Madam Speaker, the parliamentary secretary is absolutely right. It was a seven to zero Supreme Court decision. However, the issue is a deeply flawed Indian Act.
He is quite right. Even if the Supreme Court had wanted to rule in favour, it would have been bound by legislation, which I would argue is out of date, in fact, ancient.
If we were to contemplate amending or doing away with the Indian Act, I referred earlier to the consultation process. There were certainly some benefits in the current consultation process, but the trick always is the kind of a mandate the federal government provides to first nations to operate within that consultation process.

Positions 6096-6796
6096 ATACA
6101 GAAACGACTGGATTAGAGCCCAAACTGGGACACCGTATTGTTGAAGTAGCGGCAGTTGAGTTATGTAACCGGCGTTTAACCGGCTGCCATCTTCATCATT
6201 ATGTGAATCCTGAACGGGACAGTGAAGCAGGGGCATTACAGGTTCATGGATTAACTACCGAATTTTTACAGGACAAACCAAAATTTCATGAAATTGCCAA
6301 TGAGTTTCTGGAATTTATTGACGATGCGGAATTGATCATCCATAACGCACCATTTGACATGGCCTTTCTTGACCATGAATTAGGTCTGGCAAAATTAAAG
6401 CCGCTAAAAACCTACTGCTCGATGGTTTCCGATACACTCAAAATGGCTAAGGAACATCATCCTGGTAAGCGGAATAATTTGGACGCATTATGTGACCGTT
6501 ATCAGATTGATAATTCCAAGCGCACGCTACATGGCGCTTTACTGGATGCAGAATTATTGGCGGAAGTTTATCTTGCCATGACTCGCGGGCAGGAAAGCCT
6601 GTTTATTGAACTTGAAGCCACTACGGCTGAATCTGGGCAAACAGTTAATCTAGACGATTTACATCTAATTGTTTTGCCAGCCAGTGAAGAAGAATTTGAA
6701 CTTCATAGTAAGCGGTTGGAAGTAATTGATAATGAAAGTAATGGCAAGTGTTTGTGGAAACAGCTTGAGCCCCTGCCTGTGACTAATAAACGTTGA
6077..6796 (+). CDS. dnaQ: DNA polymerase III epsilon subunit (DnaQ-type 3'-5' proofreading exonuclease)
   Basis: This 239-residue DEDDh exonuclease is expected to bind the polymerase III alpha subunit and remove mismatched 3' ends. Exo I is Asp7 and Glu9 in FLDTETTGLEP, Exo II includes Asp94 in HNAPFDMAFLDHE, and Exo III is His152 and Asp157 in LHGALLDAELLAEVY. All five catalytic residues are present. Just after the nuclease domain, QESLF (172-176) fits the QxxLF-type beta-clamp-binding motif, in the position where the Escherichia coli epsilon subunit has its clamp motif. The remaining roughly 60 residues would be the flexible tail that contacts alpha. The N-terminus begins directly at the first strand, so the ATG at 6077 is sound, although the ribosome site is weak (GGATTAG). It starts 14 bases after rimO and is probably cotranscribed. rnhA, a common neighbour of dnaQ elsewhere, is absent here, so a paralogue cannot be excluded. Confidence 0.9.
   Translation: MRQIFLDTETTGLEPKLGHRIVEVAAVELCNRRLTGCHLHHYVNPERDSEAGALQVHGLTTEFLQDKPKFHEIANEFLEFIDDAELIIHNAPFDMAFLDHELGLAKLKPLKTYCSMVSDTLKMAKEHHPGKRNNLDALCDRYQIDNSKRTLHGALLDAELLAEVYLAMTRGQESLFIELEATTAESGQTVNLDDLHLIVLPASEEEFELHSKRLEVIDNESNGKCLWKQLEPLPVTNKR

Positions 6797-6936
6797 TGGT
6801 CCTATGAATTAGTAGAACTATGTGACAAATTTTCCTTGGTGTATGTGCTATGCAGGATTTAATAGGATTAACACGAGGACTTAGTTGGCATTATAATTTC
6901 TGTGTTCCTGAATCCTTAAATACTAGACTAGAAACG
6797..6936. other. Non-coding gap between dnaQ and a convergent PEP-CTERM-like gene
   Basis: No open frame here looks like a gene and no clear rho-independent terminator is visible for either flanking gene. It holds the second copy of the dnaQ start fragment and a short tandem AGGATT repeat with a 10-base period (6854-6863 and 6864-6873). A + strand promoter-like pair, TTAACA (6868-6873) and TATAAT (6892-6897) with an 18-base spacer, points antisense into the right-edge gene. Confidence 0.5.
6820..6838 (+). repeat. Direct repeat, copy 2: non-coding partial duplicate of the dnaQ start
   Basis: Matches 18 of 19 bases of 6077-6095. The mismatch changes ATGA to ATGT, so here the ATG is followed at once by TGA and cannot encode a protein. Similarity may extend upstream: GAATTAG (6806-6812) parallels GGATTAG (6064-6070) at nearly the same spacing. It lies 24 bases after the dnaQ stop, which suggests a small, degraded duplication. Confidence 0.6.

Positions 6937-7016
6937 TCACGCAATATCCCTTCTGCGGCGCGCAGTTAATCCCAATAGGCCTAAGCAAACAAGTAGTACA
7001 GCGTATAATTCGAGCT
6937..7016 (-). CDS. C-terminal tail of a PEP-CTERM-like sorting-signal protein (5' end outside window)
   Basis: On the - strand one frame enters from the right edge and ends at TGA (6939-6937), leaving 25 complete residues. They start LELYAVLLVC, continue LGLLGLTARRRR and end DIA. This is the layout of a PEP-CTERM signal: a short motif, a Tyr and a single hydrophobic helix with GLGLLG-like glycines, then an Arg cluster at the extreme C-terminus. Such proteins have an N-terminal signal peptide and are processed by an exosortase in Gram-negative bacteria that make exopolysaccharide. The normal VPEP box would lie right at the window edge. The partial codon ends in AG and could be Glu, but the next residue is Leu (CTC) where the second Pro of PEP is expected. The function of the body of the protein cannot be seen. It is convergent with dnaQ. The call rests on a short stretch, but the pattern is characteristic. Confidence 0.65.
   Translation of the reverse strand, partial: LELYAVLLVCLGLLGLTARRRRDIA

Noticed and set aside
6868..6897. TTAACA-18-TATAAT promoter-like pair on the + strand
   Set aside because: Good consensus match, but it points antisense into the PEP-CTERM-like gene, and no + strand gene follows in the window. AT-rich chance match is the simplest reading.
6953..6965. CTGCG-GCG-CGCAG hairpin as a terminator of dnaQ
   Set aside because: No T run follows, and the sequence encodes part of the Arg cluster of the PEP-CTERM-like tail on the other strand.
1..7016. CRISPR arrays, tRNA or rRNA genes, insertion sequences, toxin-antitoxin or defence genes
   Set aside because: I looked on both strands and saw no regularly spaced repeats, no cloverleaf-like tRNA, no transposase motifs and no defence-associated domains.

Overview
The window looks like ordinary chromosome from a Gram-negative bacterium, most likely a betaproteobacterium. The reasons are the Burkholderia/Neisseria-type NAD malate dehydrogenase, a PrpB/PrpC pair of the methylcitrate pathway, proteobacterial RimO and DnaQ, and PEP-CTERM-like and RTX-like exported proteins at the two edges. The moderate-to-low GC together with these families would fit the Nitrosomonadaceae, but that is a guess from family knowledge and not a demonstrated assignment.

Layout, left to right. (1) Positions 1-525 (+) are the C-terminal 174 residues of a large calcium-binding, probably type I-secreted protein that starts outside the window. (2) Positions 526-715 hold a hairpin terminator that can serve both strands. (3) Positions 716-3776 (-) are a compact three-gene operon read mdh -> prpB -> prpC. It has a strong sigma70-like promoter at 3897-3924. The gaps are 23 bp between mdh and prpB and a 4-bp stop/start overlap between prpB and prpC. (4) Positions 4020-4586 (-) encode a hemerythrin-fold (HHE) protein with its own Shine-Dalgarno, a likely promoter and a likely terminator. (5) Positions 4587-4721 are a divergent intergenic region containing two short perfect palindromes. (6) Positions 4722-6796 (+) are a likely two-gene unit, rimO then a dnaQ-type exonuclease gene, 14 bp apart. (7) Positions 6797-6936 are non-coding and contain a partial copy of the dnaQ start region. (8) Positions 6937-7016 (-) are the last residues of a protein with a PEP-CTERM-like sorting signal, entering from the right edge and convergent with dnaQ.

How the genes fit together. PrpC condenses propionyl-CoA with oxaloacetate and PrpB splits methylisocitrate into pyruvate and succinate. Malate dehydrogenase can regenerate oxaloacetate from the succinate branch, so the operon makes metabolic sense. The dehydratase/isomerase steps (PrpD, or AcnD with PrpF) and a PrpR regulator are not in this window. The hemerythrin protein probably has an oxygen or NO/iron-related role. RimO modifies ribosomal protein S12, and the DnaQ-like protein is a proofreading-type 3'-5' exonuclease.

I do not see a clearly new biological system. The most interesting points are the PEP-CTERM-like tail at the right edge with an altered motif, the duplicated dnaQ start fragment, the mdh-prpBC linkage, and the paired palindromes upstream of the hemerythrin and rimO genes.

In this legislation we could not address the issues that were raised around the court case simply because the scope of the bill was far too limited. The Stoney Nakoda pointed out the fact that although the two nations lost their Supreme Court cases, there were a number of other court cases around the mishandling of royalties.
This is an opportunity for the government to examine that part of the Indian Act and make changes to it, which would benefit the first nations communities. The government benefits from those resources.